If you want more time, money, better results and higher productivity, start optimizing your time more.  Now that you know where your time is being spent, you can start to make decisions on how to better optimize your time and become more productive.

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To get you thinking more strategically, ask yourself the following key questions.

  • Where does most of your time go?
  • How productive are you overall?
  • Are you spending more time on certain tasks than you should?
  • What is one small change you can make to your time that will make the biggest difference for you right now?

Klok’s dashboard reports and visual calendar display provide information in a graphical format which make it easier to answer these questions and identify opportunities to optimize your time better. You can also gain valuable insights by comparing estimates against actual time spent and use the information to improve overall time management which will result in more free time for you.

Tracking, analyzing and strategically optimizing how you spend your time is an on-going exercise, but one which will undoubtedly add hours to your weeks, add days to your months and over time, add months to your years.

Nobody else is going to create the results you want in life, you decide every day by how you spend your time.

“You can’t make up for lost time. You can only do better in the future.” – Ashley Ormon

More by this author

Kirstin O´Donovan

Certified Life and Productivity Coach, Founder and CEO of TopResultsCoaching

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Last Updated on November 26, 2020

How to Use the Prioritization Matrix When Every Task is #1

How to Use the Prioritization Matrix When Every Task is #1

It takes being productive to get things done correctly and on time. So how do you know which tasks are essential and which can wait? The answer is in the Prioritization Matrix, also known as the Eisenhower Matrix.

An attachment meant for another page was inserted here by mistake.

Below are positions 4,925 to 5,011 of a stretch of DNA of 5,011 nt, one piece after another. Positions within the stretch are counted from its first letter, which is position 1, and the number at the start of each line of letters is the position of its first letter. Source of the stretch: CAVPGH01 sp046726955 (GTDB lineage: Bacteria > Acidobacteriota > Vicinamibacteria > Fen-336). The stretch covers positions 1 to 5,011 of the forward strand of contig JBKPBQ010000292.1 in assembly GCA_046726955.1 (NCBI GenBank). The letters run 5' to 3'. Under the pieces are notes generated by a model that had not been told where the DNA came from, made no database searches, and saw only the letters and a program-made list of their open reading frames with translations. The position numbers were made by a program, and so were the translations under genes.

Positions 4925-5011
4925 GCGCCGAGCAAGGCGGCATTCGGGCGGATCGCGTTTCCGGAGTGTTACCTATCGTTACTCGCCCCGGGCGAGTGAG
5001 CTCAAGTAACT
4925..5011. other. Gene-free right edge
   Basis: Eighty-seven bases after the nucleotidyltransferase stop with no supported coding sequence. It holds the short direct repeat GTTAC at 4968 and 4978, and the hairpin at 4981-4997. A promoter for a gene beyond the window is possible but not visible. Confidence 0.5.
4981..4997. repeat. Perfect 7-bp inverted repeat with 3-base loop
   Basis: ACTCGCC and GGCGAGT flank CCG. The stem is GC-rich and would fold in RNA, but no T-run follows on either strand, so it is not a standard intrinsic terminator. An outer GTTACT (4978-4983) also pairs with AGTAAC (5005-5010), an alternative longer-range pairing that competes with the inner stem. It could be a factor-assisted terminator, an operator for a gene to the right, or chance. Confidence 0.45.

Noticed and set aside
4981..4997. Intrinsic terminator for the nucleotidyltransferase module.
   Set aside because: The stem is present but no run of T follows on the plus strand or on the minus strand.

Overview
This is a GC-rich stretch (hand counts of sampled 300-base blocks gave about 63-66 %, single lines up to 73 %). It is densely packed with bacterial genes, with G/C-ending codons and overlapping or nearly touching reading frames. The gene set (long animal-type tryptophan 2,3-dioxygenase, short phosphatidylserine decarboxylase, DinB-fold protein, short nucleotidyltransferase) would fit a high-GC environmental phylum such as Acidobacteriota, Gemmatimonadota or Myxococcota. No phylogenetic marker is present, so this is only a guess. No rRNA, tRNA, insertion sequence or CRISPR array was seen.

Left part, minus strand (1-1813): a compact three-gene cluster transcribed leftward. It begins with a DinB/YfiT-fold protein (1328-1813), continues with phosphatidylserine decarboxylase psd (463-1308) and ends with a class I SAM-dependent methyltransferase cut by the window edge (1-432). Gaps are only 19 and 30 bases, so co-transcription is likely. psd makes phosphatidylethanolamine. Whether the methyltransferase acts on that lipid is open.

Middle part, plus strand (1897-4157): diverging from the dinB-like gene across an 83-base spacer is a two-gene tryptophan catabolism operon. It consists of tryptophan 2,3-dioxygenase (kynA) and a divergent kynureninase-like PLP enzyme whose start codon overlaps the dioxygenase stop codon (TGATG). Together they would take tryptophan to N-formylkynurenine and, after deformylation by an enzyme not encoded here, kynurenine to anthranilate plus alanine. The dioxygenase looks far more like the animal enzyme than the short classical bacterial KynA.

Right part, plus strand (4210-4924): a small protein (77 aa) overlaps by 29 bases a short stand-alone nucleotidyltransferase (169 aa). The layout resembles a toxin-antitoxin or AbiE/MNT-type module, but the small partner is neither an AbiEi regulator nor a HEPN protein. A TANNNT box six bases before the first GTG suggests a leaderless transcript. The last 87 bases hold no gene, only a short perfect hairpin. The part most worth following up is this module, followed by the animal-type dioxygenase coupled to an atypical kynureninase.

The matrix took its name after Dwight David Eisenhower.

Eisenhower was a general in the US army and the 34th President of the United States from 1953 to 1961. As a five-star general and a Supreme Commander in the US Army, he drafted the strategy for an Allied invasion of Europe.[1]

Eisenhower had to make tough decisions every time about which tasks to prioritize out of many he needed to focus on daily. So, he came up with the famous Eisenhower Matrix, or the Prioritization Matrix.

What Is the Prioritization Matrix?

The Prioritization Matrix is a tool for rating your tasks based on urgency. It helps you know the critical activities and those tasks that you should bypass and can be useful in project management, small businesses, or personal tasks.

Eisenhower famously said of the matrix:

“Most tasks that are urgent are not important, and most tasks that are important are not urgent.”

This quote became the maxim for Eisenhower in managing his time.

There are four quadrants in the Prioritization Matrix, which help in comparing choices of what to do first and last, allowing you to prioritize projects and create strategic plan[2].

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Eisenhower Matrix Template

    The quadrants are:

    • Do
    • Schedule
    • Delegate
    • Eliminate

    Do

    Do is the first quadrant in the Prioritization Matrix, and it incorporates important activities. That is, those tasks you need to carry out urgently — crises, deadlines, and issues that need your urgent attention and are highly relevant to your life mission.